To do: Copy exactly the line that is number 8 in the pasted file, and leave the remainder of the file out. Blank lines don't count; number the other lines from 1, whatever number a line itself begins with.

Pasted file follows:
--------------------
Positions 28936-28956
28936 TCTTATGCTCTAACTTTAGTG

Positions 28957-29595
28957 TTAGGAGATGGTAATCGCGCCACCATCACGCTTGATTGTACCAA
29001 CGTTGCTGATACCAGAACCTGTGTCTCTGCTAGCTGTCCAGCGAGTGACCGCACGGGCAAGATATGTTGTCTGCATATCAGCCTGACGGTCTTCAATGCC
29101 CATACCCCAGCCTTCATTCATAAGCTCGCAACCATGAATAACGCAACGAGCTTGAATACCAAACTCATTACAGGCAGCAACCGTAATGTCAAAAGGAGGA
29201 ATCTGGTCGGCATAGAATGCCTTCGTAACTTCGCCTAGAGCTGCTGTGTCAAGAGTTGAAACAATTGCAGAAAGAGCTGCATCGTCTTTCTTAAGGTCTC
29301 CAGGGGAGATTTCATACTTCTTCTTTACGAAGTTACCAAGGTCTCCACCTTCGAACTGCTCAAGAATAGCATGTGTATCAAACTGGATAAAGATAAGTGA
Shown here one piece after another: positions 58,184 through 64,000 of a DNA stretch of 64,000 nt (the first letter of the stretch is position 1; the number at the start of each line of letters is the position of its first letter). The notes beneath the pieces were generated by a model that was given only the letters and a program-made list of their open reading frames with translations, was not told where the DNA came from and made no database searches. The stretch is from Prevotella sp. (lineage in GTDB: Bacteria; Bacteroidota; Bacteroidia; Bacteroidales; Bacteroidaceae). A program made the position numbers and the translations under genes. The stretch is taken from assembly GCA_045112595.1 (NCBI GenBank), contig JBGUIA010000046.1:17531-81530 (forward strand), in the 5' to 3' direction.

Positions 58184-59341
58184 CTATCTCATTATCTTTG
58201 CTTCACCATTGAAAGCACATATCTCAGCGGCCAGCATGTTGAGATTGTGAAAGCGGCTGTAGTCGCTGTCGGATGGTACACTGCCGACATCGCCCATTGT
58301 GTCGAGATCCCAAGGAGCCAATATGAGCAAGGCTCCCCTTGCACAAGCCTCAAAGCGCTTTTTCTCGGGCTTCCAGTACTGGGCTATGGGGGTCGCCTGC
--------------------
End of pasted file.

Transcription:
29301 CAGGGGAGATTTCATACTTCTTCTTTACGAAGTTACCAAGGTCTCCACCTTCGAACTGCTCAAGAATAGCATGTGTATCAAACTGGATAAAGATAAGTGA